That’s Ron Paul.

Fed cuts once again...

More Central Bank manipulation- for sure, prices are going to skyrocket in upcoming months. the dollar will be falling like a brick.

They might save the housing market with this tangent, but they'll devastate far more.

Tuesday, October 16, 2007

John Lennon once sang, Strange Days Indeed

This is truly a unique time in American history when it comes to the economy.

We most definitely have deflation in the housing market and the credit crunch, full blown, would most certainly cause a deflationary collapse, if unchecked (or maybe un-engineered is a better term). So, there are signs that look reminiscent of the 1930's depression.

On the other hand, look at the prices of groceries, oil and the price of commodities? Looks like the Jimmy Carter/ 1970s inflation.

Where are we headed? I have to believe it will be as follows: inflation, hyperinflation and then deflation.

We have the inflation now (with certain asset deflation due to over-speculation that occurs in a fiat and/or inflationary monetary system). So, basically, we can say that housing went thru the cycle of inflation, hyperinflation (bubble, in this case) and deflation before the rest of the economy. That happens.

However, this overall inflation will jump to hyperinflation, in my opinion, because the Federal Reserve is a monetary engineering machine. It would be different if our currency was tied to an asset and we could not print our way out of a problem. Today, if the temptation to print more of an ever increasing worthless currency is strong because it solves temporary economic collapse, they will do this. They will print and print and print until we have Weimar Republic or Argentina style hyperinflation.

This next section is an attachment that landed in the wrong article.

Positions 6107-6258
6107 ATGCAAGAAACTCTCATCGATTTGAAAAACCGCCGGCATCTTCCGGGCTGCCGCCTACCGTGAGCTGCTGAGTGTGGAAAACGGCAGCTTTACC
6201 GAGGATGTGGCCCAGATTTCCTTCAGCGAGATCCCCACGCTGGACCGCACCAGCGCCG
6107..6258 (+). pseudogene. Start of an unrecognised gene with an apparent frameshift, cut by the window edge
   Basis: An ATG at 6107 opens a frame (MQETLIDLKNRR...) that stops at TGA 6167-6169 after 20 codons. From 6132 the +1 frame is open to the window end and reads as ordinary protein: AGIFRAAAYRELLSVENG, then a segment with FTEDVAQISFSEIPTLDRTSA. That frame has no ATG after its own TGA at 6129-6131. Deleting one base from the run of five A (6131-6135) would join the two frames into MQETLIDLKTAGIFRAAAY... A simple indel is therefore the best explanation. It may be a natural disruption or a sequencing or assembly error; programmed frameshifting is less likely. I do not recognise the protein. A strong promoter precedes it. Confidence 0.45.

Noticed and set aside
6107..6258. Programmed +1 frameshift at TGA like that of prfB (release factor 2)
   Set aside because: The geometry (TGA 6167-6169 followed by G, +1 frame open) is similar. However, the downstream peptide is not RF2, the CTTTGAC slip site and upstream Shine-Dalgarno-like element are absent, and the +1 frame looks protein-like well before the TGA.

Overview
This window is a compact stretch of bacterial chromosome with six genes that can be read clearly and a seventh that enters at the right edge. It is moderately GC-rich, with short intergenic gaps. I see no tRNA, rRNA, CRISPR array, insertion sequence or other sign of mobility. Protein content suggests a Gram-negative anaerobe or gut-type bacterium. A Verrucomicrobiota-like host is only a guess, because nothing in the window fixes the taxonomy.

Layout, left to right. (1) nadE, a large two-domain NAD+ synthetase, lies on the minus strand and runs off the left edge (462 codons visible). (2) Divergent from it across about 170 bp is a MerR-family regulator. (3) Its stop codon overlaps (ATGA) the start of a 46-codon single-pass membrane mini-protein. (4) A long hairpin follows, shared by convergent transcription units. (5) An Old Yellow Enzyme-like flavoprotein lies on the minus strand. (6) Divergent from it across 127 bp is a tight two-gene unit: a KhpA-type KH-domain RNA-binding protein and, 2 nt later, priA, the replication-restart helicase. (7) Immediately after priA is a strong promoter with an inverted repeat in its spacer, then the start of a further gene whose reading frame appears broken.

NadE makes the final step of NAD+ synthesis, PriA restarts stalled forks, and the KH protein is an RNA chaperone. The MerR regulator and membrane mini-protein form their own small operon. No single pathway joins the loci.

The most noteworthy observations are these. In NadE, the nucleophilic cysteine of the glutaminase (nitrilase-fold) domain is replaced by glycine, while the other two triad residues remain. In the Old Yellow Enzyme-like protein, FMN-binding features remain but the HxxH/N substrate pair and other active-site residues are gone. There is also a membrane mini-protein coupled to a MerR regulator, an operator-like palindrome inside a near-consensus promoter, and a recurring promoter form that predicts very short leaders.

They will print until they cannot print anymore- undoubtedly followed by an introduction to a new currency (Amero?).

Strange Days Indeed.

Monday, October 15, 2007

News of Interest for Monday, October 15th...

Warning: Inflation is hazardous to your wallet.

Financial analyst and money manager for high net worth clients, Stephen Leeb, is telling his clients and newsletter subscribers, "buy gold." According to a October 11, 2007 article in the New York Sun, Mr. Leeb believes the growth in the Third World will create "an uncontrollable inflationary spiral." Pointing to past cycles such as in the 1970s, where a sharp rise in commodity prices led to gold prices increasing 33% per year, Mr. Leeb is recommending that his clients buy gold. "[G]old performs best when inflation is accelerating. The rapid rise in commodities prices in recent years almost surely will lead to increasing inflation as they work through the production process."

Banks to Set Up $80 Bln Fund to Limit Credit Crunch - Just what the United States needs, more liquidity sloshing around (hence, more inflation!).

Sorry for the delay...

Sorry I haven't kept up lately with this blog. I'll try to do better.

I'm also thinking about coming back to The Big Finale in January. It's something that I miss greatly. I found myself learning so much from many of the guests. That's why I don't use the hour to talk about myself, I'm really just a learner. I've been privileged to have a lot of smart and fascinating guests.

Take care!